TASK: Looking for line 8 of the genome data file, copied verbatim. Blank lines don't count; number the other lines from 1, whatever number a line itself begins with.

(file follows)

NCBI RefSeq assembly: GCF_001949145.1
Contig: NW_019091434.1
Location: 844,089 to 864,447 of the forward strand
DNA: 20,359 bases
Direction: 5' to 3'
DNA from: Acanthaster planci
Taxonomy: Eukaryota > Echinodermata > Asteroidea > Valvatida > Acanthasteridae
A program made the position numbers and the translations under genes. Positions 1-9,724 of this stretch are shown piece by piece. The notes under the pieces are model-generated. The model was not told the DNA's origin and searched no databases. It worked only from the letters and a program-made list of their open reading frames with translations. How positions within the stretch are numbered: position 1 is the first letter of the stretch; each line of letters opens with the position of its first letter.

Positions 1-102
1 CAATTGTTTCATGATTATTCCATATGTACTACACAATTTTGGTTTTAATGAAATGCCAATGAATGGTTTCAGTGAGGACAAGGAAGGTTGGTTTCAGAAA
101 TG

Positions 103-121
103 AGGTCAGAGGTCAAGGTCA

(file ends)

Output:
A program made the position numbers and the translations under genes. Positions 1-9,724 of this stretch are shown piece by piece. The notes under the pieces are model-generated. The model was not told the DNA's origin and searched no databases. It worked only from the letters and a program-made list of their open reading frames with translations. How positions within the stretch are numbered: position 1 is the first letter of the stretch; each line of letters opens with the position of its first letter.